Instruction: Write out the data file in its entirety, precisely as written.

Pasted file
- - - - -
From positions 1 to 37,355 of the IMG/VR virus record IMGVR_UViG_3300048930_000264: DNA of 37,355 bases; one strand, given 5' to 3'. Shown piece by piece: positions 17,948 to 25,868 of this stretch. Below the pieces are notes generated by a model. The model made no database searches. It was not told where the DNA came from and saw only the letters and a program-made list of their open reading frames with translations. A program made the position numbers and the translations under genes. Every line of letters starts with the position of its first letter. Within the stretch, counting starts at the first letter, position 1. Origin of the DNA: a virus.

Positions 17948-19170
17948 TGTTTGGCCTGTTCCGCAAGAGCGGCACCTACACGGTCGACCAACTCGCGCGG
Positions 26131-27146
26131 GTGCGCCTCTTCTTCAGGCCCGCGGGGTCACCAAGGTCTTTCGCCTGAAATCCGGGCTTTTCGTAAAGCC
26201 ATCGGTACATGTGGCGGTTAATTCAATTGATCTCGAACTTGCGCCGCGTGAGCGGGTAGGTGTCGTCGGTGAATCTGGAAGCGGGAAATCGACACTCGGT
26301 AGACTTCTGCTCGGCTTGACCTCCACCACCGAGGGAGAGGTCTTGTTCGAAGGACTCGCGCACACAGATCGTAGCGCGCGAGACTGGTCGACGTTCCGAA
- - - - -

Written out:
From positions 1 to 37,355 of the IMG/VR virus record IMGVR_UViG_3300048930_000264: DNA of 37,355 bases; one strand, given 5' to 3'. Shown piece by piece: positions 17,948 to 25,868 of this stretch. Below the pieces are notes generated by a model. The model made no database searches. It was not told where the DNA came from and saw only the letters and a program-made list of their open reading frames with translations. A program made the position numbers and the translations under genes. Every line of letters starts with the position of its first letter. Within the stretch, counting starts at the first letter, position 1. Origin of the DNA: a virus.

Positions 17948-19170
17948 TGTTTGGCCTGTTCCGCAAGAGCGGCACCTACACGGTCGACCAACTCGCGCGG
Positions 26131-27146
26131 GTGCGCCTCTTCTTCAGGCCCGCGGGGTCACCAAGGTCTTTCGCCTGAAATCCGGGCTTTTCGTAAAGCC
26201 ATCGGTACATGTGGCGGTTAATTCAATTGATCTCGAACTTGCGCCGCGTGAGCGGGTAGGTGTCGTCGGTGAATCTGGAAGCGGGAAATCGACACTCGGT
26301 AGACTTCTGCTCGGCTTGACCTCCACCACCGAGGGAGAGGTCTTGTTCGAAGGACTCGCGCACACAGATCGTAGCGCGCGAGACTGGTCGACGTTCCGAA